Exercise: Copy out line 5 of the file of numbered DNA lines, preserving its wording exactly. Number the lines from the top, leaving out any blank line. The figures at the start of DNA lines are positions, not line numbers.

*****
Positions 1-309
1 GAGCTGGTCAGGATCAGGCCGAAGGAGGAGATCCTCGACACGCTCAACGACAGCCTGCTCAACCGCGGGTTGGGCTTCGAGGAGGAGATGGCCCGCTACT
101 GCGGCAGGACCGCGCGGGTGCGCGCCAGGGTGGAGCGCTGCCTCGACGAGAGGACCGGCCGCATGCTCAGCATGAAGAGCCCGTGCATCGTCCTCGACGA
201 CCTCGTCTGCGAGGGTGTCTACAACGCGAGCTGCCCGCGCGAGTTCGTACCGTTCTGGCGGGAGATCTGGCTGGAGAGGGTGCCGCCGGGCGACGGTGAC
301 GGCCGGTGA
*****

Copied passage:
301 GGCCGGTGA